The reel deal: A movie megaplex with the latest exhibition technology, it's the place to go for IMAX or films shown in the newest formats, such as the 48-frames-per-second The Hobbit. Be warned, though: The theater is situated right off the traffic-choked, construction-hobbled I-635. Check the website for alternative directions.
Comfort factor: Lots of leg room.
Food: There's a Studio Eats Cafe selling cotton candy and Starbucks coffee.
Parking: A big outdoor lot.
You should also know: An arcade game room can keep you or the young ones occupied before the movie.
5. AMC Mesquite 30
19919 LBJ Freeway, Mesquite
Movies: Mostly mainstream new releases.
The reel deal: The biggest monster of a multiplex on the eastern side of the Metroplex, it features Digital, RealD 3D and IMAX and shows the standard Hollywood movies. But with 30 theaters, occasionally you'll also find smaller indie titles here.
Comfort factor: The place is expansive, with big screens and comfy seats.
Food: A larger menu features such item as chicken tenders and mozzarella sticks.
Parking: A big lot.
You should also know: It can get pretty crowded on weekends.
10110 Technology Blvd. E., Dallas
Movies: The latest from Hollywood.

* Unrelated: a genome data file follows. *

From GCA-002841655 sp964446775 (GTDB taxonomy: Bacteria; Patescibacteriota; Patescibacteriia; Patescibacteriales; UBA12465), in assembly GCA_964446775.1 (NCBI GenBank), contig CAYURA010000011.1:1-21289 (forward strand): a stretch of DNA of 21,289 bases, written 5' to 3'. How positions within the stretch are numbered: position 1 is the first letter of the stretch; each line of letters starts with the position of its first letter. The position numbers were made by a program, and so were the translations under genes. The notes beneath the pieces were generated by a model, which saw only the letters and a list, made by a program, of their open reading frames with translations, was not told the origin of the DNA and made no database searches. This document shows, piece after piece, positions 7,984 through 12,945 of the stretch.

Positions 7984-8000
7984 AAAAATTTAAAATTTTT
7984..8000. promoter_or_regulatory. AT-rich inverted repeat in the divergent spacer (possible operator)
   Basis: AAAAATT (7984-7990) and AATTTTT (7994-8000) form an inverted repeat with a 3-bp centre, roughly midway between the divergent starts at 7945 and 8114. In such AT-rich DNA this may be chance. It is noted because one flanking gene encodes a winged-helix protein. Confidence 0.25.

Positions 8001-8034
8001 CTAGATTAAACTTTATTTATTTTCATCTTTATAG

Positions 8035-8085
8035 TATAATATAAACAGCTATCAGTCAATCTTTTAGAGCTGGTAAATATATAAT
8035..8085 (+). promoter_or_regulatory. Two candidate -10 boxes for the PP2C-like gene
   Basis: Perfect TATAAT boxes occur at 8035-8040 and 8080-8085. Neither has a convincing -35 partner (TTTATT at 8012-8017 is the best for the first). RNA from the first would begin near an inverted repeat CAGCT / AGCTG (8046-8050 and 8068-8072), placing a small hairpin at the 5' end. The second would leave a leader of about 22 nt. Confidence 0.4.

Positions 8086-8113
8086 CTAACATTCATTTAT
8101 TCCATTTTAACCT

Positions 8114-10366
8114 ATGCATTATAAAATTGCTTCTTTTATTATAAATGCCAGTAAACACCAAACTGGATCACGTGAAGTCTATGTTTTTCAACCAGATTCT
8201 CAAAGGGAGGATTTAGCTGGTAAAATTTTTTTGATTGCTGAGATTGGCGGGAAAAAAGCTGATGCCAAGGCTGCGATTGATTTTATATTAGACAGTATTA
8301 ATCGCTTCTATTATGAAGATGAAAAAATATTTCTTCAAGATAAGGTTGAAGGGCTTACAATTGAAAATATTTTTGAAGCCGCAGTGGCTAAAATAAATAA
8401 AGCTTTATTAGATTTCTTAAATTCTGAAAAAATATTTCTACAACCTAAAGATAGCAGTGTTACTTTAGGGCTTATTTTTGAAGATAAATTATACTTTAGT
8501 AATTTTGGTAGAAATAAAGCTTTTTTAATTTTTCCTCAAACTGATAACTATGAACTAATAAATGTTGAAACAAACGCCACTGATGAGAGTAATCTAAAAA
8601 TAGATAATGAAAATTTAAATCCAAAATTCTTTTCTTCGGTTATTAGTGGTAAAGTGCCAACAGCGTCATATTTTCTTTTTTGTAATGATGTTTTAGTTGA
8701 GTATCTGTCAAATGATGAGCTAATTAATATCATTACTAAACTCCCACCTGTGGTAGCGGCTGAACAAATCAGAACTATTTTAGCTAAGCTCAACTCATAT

The reel deal: The sprawling multiplex offers wall-to-wall screens, with digital and 3-D capabilities. It also has 25 DBOX MFX motion seats in one theater, the first mainstream cinema in the city to feature that technology. It is synchronized to all the onscreen action, so hold on tight. Tickets for these cost $8 extra, so a $9.25 weekend evening screening goes for $17.25.
Comfort factor: Stadium seating with high-back rocking chairs. Seats are equipped with two armrests for added comfort.
Food: Standard concessions, but the theater is located next to several restaurants, including Toby Keith's I Love This Bar.
You should also know: This used to be the AMC Grand 24, the country's first megaplex. Toby Keith's place now occupies the side of the building where the other 10 screens were located.
7. UA Galaxy 10
11801 McCree Road, Dallas
Movies: Mainstream new releases.
The reel deal: This place once claimed to have the largest screen in Texas and now has RealD 3D and digital. For those who live in northeastern Dallas county, it's a good alternative to going all the way to AMC NorthPark.
Comfort: There seems to be plenty of elbow room in the auditoriums.
Food/drink: Standard stuff, though the concessions also include pickles.
You should also know: Though there aren't many UA theaters left, this one is actually part of the Regal chain, one of the largest in the U.S.
8. Cinemark West Plano and XD
3800 Dallas Parkway, Plano
Number of screens: 20
Movies: Mainstream movies, plus the occasional indie film.
The reel deal: The place to see blockbusters in western Collin County, it offers stellar digital projection as well as 3-D and XD 3-D, which may be why many studios have preview screenings here.
Comfort factor: Excellent. The seats lean back and the auditoriums are a decent size.
Food: The choices are the same as most everywhere else, but, as the snacks are set up at various self-serve stations, it has a different feel than most concession areas.
Parking: Enough to fit the state of Rhode Island.
You should also know: It used to go by the more picturesque name of Tinseltown USA.